Leader of the Lebanese Progressive Socialist Party Walid Jumblatt said that Beirut appreciated Russia's efforts to support Lebanon's stability and the unity of the country, as well as Moscow's efforts aimed at a political settlement in Syria.
MOSCOW (Sputnik) — The creation of the de-escalation zones in Syria might partly solve the problem of the Syrian refugees in Lebanon, leader of the Lebanese Progressive Socialist Party Walid Jumblatt said.
"Regarding our position on [establishment of] the zones of de-escalation in Syria, which Russia is currently conducting, it is possible that the success of this project will allow the return of some of the Syrian refugees and temporarily displaced persons who currently live in our country, Jordan and Turkey. So, the problem of the Syrian refugees could be partially solved," Jumblatt said at a meeting with Russian Foreign Minister Sergey Lavrov.
Jumblatt added that Beirut appreciated Russia's efforts to support Lebanon's stability and the unity of the country, as well as Moscow's efforts aimed at a political settlement in Syria.
"But Russia's efforts will not succeed without the support of the international forces. It is possible that some foreign countries do not want to support the policy and efforts to achieve a political settlement in Syria and in the region. In such case, the crisis will continue and drag on," the Lebanese politician said.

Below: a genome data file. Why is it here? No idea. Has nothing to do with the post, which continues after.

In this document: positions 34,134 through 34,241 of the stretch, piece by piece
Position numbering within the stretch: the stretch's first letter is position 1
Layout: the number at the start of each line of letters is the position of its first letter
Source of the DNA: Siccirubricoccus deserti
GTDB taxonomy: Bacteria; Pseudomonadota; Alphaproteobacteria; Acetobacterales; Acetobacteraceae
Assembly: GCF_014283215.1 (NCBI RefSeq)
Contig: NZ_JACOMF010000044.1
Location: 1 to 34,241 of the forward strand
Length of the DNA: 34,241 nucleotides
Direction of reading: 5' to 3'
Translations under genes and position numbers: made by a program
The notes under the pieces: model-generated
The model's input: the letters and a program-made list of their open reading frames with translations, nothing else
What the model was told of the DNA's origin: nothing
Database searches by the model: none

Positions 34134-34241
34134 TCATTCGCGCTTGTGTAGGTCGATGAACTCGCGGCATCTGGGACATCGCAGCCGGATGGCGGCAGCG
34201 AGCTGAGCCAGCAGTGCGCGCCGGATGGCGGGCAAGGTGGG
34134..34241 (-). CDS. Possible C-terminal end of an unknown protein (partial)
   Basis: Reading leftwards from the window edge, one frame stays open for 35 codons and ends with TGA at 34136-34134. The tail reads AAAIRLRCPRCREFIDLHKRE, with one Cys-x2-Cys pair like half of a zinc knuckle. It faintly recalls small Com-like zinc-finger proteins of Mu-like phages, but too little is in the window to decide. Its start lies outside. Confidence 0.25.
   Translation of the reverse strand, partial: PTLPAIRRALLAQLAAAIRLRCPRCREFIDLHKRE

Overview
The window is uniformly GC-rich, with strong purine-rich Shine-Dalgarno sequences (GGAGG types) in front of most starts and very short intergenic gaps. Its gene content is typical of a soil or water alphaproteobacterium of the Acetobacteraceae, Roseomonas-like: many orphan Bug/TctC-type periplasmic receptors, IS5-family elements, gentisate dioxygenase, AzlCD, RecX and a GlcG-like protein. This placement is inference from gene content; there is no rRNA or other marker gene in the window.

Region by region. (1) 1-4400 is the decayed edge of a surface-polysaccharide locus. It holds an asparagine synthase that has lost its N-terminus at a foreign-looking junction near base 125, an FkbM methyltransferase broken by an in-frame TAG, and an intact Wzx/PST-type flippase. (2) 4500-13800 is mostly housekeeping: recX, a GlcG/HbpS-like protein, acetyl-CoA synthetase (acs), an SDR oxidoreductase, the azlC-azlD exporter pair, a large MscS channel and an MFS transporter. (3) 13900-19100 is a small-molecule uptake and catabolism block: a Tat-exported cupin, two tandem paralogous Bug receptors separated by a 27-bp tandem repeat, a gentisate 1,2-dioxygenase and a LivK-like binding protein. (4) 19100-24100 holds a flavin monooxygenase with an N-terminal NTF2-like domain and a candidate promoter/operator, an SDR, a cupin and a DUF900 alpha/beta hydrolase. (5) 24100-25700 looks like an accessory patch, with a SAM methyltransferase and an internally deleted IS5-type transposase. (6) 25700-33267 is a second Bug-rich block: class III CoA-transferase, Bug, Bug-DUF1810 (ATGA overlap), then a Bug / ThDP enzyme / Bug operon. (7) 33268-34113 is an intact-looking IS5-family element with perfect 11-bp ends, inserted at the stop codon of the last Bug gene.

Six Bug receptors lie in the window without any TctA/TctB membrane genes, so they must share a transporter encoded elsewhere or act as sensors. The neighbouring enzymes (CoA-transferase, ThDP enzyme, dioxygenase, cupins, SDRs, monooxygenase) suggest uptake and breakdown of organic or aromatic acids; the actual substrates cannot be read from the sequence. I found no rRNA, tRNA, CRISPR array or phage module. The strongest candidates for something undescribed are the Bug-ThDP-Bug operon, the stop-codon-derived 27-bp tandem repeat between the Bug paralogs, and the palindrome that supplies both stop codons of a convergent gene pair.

At the latest Astana talks on Syria, which took place on May 3-4, Russia, and Iran alongside Turkey — the guarantor states of the Syrian ceasefire regime — signed a memorandum on the establishment of four de-escalation zones in Syria. The four zones span the northwestern Idlib province and parts of the neighboring Latakia, Hama and Aleppo, the north of the central Homs province, Eastern Ghouta near Damascus, as well as southern Daraa and Quneitra regions. The monitoring and management of the safe zones is carried out by military personnel from the ceasefire guarantor states.
The eruption of the civil war in Syria in 2011 forced many of its citizens to search for shelter in the neighboring states, including Lebanon, which put additional pressure on the economies of the recipient countries.